Safavieh Sheltered Out-of-State Work Crews After Hurricane Sandy
PORT WASHINGTON, N.Y.--Safavieh has been recognized by Robert Weitzner, mayor of Port Washington North in Nassau County, Long Island, for temporarily housing several Federal Emergency Management Agency (FEMA)-deployed workers in the initial aftermath of Hurricane Sandy.
Weitzner contacted Arash Yaraghi, principal of Safavieh, with an urgent request to help accommodate two crews of workers who would otherwise be housed in a makeshift tent city in a local park. In response, Safavieh converted a section of office space at the company's 200,000-foot warehouse facility here.
"The FEMA workers who came to Port Washington had to sleep outside in tents in cold weather with no heat and insufficient toilet facilities," said Yaraghi. "When the mayor called to ask if we could house 16 in our building at 2 Channel Drive, I offered a part of our office space with restrooms, and my brother Michael, who runs our Safavieh Home Furnishings retail stores, provided beds, mattresses and pillows. The workers were very happy to be out of the cold."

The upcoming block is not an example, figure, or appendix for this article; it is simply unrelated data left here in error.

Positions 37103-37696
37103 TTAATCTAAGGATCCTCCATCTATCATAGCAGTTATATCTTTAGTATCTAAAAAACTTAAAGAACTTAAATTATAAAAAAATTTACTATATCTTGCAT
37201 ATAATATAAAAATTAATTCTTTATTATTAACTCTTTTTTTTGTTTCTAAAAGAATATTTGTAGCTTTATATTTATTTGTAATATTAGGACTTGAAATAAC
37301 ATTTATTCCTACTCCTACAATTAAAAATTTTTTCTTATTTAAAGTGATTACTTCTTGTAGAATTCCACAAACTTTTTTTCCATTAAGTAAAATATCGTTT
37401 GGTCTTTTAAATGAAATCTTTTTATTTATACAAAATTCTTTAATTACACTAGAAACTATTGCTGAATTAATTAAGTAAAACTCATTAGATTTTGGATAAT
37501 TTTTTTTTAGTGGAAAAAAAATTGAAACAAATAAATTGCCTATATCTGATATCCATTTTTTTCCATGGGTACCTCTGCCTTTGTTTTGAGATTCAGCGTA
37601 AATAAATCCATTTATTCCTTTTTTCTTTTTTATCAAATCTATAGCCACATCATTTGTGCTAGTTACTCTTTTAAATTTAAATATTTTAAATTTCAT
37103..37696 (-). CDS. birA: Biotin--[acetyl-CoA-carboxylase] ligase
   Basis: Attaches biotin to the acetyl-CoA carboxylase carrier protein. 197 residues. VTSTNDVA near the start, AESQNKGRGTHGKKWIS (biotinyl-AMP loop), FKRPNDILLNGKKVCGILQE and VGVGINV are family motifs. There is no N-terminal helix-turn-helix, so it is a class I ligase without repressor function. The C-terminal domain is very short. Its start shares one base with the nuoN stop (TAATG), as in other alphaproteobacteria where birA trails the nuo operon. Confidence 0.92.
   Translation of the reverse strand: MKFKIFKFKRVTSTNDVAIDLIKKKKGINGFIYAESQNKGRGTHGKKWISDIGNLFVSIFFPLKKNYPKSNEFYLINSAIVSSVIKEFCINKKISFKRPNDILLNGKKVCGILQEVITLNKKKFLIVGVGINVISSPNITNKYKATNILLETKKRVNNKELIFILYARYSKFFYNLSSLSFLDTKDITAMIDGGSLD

The work crews were from Oklahoma and from Aerial Contractors of British Columbia, an electric utility power line contractor that deployed bucket trucks and digger derrick units, along with service mechanics, to support the restoration efforts in progress on Long Island and in New Jersey in response to a call from FEMA, under the mutual aid agreement for electric utilities between the U.S. and Canada.
Weitzner told Long Island newspaper Port Washington Patch: "We were most fortunate and gratified that our commercial neighbors from Safavieh came to their assistance by providing a warm place to sleep, bedding and restrooms. On behalf of the community, thank you Arash and Michael."